Try adding together the dates of all the days in one week. Now multiply the first date by 7 and add 21. Can you explain what happens?
Find the sum of all three-digit numbers each of whose digits is odd.
Investigate the sum of the numbers on the top and bottom faces of a line of three dice. What do you notice?
Choose any 3 digits and make a 6 digit number by repeating the 3 digits in the same order (e.g. 594594). Explain why whatever digits you choose the number will always be divisible by 7, 11 and 13.
Tom and Ben visited Numberland. Use the maps to work out the number of points each of their routes scores.
Try out this number trick. What happens with different starting numbers? What do you notice?
Ben’s class were cutting up number tracks. First they cut them into twos and added up the numbers on each piece. What patterns could they see?
This activity involves rounding four-digit numbers to the nearest thousand.
This challenge focuses on finding the sum and difference of pairs of two-digit numbers.
Find the sum and difference between a pair of two-digit numbers. Now find the sum and difference between the sum and difference! What happens?
Watch this video to see how to roll the dice. Now it's your turn! What do you notice about the dice numbers you have recorded?
Pick the number of times a week that you eat chocolate. This number must be more than one but less than ten. Multiply this number by 2. Add 5 (for Sunday). Multiply by 50... Can you explain why it. . . .
Put the numbers 1, 2, 3, 4, 5, 6 into the squares so that the numbers on each circle add up to the same amount. Can you find the rule for giving another set of six numbers?
Are these statements always true, sometimes true or never true?
In a Magic Square all the rows, columns and diagonals add to the 'Magic Constant'. How would you change the magic constant of this square?
This task follows on from Build it Up and takes the ideas into three dimensions!
Are these statements relating to odd and even numbers always true, sometimes true or never true?
Is there an efficient way to work out how many factors a large number has?
Watch this animation. What do you notice? What happens when you try more or fewer cubes in a bundle?
Surprise your friends with this magic square trick.
Can you put the numbers 1-5 in the V shape so that both 'arms' have the same total?
Make some loops out of regular hexagons. What rules can you discover?
An investigation that gives you the opportunity to make and justify predictions.
A three digit number abc is always divisible by 7 when 2a+3b+c is divisible by 7. Why?
Here are two kinds of spirals for you to explore. What do you notice?
List any 3 numbers. It is always possible to find a subset of adjacent numbers that add up to a multiple of 3. Can you explain why and prove it?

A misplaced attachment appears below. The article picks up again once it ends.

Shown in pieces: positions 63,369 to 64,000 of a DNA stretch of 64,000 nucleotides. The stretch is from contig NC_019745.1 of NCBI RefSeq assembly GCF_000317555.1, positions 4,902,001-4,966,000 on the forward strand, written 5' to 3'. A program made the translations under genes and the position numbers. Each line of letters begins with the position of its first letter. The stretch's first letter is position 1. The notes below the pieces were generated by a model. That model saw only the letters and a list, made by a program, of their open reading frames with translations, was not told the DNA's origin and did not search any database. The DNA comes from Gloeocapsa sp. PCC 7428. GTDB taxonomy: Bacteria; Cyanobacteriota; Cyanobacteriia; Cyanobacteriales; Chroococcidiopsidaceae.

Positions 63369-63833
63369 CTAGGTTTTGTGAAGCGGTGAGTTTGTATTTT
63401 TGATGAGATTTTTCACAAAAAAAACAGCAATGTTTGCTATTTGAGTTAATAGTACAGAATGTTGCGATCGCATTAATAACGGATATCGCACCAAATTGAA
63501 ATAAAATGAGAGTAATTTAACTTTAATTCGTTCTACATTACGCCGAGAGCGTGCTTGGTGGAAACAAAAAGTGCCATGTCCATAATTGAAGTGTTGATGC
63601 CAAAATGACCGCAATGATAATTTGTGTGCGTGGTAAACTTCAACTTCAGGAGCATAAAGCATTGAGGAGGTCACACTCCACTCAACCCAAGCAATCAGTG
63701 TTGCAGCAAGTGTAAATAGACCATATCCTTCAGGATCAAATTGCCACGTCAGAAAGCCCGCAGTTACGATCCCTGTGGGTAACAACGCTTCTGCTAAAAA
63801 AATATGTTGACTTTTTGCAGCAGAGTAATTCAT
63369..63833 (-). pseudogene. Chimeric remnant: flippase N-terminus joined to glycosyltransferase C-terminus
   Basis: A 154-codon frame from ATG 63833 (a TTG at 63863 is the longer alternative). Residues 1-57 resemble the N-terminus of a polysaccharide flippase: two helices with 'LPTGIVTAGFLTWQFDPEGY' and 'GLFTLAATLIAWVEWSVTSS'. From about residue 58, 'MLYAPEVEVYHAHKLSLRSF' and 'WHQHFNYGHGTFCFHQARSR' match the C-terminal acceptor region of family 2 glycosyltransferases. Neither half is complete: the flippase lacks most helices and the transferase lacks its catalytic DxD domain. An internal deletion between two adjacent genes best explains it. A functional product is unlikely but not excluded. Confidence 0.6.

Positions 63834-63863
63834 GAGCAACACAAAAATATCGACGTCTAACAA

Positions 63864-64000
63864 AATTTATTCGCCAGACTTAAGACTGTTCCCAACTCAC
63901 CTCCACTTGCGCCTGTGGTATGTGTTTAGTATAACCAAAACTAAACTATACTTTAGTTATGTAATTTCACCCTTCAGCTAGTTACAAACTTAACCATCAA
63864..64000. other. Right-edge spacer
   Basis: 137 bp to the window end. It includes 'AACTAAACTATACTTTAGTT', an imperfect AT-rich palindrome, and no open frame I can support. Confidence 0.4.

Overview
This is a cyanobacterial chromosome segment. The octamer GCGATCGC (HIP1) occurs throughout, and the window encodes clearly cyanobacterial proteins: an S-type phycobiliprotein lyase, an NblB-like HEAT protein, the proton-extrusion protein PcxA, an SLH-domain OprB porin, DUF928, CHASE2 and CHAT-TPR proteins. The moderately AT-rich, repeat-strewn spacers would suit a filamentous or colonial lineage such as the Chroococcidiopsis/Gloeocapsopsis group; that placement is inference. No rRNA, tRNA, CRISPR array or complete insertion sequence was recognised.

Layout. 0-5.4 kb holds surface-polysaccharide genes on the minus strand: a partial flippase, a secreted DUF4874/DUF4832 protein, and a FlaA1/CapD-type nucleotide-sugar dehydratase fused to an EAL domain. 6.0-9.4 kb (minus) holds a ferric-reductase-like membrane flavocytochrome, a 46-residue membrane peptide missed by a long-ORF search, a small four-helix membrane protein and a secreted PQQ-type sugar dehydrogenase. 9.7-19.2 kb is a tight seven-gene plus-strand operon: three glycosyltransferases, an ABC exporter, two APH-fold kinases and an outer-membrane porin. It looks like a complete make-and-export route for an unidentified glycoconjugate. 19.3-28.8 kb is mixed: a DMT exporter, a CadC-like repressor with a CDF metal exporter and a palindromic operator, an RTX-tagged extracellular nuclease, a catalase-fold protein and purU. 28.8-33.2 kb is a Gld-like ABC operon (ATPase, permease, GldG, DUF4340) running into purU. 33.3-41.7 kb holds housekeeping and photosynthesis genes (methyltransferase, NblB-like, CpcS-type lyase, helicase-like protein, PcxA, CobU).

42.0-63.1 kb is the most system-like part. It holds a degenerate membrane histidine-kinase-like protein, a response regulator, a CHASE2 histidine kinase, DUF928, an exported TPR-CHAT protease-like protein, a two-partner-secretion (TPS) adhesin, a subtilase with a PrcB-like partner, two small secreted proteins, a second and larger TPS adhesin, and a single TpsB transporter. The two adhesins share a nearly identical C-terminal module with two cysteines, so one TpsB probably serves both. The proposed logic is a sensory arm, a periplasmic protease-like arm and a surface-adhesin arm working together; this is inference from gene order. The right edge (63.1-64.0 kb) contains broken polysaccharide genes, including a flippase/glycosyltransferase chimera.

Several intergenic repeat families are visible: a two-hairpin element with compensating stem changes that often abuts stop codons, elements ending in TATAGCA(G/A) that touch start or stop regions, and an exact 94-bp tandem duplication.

Consider all two digit numbers (10, 11, . . . ,99). In writing down all these numbers, which digits occur least often, and which occur most often ? What about three digit numbers, four digit numbers. . . .
Investigate the different ways that fifteen schools could have given money in a charity fundraiser.
Imagine we have four bags containing numbers from a sequence. What numbers can we make now?
Do you notice anything about the solutions when you add and/or subtract consecutive negative numbers?
Try entering different sets of numbers in the number pyramids. How does the total at the top change?
Place the numbers from 1 to 9 in the squares below so that the difference between joined squares is odd. How many different ways can you do this?
We can arrange dots in a similar way to the 5 on a dice and they usually sit quite well into a rectangular shape. How many altogether in this 3 by 5? What happens for other sizes?
Strike it Out game for an adult and child. Can you stop your partner from being able to go?
These tasks give learners chance to generalise, which involves identifying an underlying structure.
You can work out the number someone else is thinking of as follows. Ask a friend to think of any natural number less than 100. Then ask them to tell you the remainders when this number is divided by. . . .
Jo has three numbers which she adds together in pairs. When she does this she has three different totals: 11, 17 and 22 What are the three numbers Jo had to start with?”
Find a route from the outside to the inside of this square, stepping on as many tiles as possible.
What happens when you round these numbers to the nearest whole number?
This challenge encourages you to explore dividing a three-digit number by a single-digit number.
Use your addition and subtraction skills, combined with some strategic thinking, to beat your partner at this game.
Can you make dice stairs using the rules stated? How do you know you have all the possible stairs?
Use two dice to generate two numbers with one decimal place. What happens when you round these numbers to the nearest whole number?
In this problem we are looking at sets of parallel sticks that cross each other. What is the least number of crossings you can make? And the greatest?
Does this 'trick' for calculating multiples of 11 always work? Why or why not?
This challenge, written for the Young Mathematicians' Award, invites you to explore 'centred squares'.
Only one side of a two-slice toaster is working. What is the quickest way to toast both sides of three slices of bread?
I added together some of my neighbours' house numbers. Can you explain the patterns I noticed?
Can you figure out how sequences of beach huts are generated?
Sweets are given out to party-goers in a particular way. Investigate the total number of sweets received by people sitting in different positions.